One of your classmates has kindly agreed to allow me to make his hand-scribed notes available for the convenience of others in the class at the following link:

This course is **being** designed to help you take your mathematical steps in the inferential direction in a computationally sound manner.

# Assigned Exercises

## How to Submit Computer Exercises?

**Four Steps to Submit Computer Exercises in .ipynb SageMath Notebooks**

- Work through each cell, i.e., read the code and comments, evaluate the cell and understand the output of what you are doing, in the notebook
- Complete any
*You Try*’s in the notebook - Save the completed
`.ipynb`

notebook from your Jupyter notebook server - Send an Email to your instructor’s
`math.uu.se`

email address from your`uu.se`

email address as follows:- attach the completed and saved
`.ipynb`

notebook(s) as attachment to the email - In the
`Subject`

field of the email write`1MS035:Assignment#x`

, where`x`

is the`number`

of the assignment

- attach the completed and saved

**NOTE:**

- Assignments will be considered unsubmitted if you do NOT
*strictly adhere*to the above four Steps. For example, do NOT send me emails from your non-`uu.se`

addresses or have the wrong string in the`Subject`

field. - Late submissions will be noted to ensure fairness for the timeliness of all students.

## Computer Exercises

- Weeks 1–3:
**Assignment#1**- Due Date is Monday November 19, 2018 at 1159 hours CET (announced in class on November 09, 2018)

- Weeks 4–5:
**Assignment#2**- Due Date is Wednesday December 05, 2018 at 1159 hours CET (announced in class on November 28, 2018)

- Weeks 6–7:
**Assignment#3**- Due Date is January 06, 2019 at 2359 hours CET (announced in class on December 11, 2018)

## Hand-written Exercises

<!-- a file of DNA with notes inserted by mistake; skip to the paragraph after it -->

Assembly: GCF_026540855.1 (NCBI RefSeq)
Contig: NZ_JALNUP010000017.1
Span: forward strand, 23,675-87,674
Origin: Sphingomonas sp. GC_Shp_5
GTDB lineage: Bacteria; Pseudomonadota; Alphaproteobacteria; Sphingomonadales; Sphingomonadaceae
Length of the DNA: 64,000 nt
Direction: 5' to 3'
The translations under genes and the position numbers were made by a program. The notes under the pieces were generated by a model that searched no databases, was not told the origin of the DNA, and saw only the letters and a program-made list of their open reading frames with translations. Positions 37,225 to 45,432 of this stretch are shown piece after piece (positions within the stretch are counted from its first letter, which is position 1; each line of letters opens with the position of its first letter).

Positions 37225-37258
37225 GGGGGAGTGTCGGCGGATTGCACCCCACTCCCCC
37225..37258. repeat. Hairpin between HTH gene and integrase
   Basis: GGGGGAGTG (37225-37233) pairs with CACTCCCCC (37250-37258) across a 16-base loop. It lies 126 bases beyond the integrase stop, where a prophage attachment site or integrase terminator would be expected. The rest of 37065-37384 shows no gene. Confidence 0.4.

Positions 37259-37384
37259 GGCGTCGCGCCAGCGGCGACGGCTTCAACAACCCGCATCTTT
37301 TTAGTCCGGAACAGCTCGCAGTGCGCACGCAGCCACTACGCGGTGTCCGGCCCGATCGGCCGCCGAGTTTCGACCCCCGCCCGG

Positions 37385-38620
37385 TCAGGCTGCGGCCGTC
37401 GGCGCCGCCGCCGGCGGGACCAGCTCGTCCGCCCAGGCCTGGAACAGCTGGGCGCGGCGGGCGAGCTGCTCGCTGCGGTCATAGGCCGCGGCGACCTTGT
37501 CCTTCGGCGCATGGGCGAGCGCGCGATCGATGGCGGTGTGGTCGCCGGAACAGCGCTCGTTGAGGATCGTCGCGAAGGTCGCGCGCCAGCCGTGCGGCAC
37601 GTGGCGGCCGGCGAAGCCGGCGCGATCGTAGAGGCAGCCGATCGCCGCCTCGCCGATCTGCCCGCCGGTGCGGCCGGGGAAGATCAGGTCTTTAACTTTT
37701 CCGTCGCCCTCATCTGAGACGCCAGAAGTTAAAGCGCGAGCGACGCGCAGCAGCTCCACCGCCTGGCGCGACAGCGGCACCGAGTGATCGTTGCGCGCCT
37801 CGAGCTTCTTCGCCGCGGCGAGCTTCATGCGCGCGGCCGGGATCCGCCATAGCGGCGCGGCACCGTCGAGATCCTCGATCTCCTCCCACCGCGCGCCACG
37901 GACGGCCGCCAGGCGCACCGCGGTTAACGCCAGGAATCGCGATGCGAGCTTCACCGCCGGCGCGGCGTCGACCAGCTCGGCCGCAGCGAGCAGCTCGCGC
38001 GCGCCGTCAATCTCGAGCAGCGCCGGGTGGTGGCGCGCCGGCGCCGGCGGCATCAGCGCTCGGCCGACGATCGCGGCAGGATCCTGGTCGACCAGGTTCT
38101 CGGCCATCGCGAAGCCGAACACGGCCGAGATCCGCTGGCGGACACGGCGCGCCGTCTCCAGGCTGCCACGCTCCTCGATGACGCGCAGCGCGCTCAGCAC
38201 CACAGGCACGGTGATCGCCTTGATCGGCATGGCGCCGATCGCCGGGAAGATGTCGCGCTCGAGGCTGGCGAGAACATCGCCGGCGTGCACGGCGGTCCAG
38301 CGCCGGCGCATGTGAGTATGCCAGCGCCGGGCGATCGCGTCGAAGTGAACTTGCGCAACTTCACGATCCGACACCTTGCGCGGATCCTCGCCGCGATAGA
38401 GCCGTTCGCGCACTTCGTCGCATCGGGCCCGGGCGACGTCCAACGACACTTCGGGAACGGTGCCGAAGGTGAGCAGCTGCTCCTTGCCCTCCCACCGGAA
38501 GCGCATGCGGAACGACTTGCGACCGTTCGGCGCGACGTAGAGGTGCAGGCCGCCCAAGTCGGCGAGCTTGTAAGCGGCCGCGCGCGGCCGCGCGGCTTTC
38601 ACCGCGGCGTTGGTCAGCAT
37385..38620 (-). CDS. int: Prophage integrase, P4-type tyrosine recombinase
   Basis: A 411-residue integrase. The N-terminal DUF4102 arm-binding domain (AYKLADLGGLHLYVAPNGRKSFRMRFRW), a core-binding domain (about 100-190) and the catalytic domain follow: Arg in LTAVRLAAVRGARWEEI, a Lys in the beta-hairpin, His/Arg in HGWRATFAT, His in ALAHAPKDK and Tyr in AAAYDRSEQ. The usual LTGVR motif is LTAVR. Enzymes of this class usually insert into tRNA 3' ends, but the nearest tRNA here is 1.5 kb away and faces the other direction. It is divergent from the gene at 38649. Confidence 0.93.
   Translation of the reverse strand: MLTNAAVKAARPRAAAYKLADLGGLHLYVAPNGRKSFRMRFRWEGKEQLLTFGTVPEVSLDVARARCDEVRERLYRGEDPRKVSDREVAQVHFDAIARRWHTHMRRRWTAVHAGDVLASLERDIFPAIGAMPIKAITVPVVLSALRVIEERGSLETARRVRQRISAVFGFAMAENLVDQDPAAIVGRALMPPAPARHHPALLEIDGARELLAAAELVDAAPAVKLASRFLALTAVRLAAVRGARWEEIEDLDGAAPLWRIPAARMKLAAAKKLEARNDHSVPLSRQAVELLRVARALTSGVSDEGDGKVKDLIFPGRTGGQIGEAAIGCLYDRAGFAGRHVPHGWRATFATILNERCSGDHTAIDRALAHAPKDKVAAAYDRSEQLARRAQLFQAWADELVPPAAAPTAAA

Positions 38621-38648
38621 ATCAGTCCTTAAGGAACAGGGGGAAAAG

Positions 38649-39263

Generally, such exercises should be tried by yourself or with your mates. They need not be submitted. You can ask about them in class if you are stuck interpreting or solving them. These exercises are invaluable to pass the final exam of the course.

- Weeks 1–3: Review of Probability and Introduction to Point Estimators
- Do Exercises in
*CSEBook.pdf*: Ex. 6.11, 6.12, 6.14, 6.16, 6.17, 6.18, 6.19 in Chapter 6, pages 129-130. - Give a
*proof of the LLN*that was required in the complete proof of the claim that*(asymptotic) consistency of the estimator given by the sample mean of the product Bernoulli experiment “follows” from the (Weak) Law of Large Numbers or LLN*. - Four problems were assigned during black-board lecture (see page 16 and 15 of scribed/arch/soFar.pdf). (NOTE: Problem 1 of 4 is the same as that in previous item.)

- Do Exercises in

# Software

We will use SageMath locally during face-to-face interactions. You may also collaborate in COCALC remotely. All needed programming basics will be introduced as needed.

**Supplementary Book:**

### Prepare your laptop

- Follow the download and installation instructions for your Operating System from the following URL:
- To test that you have installed correctly do the following:

- On a Mac OS X or Unix/Linux system, say you installed sage in a directory inside your home directory called
`~/all/software/sage/`

, then you can see if the following command launches a Jupyter notebook server successfully:

$ ~/all/software/sage/SageMath/sage -n jupyter

- Those with Windows should follow the instructions in the following URL and test that the jupyter notebook server launches successfully:

# Sample Exam

Prepare with this sample exam.

Go over the notes scribed on the black-board and work through examples done and homework assigned in class.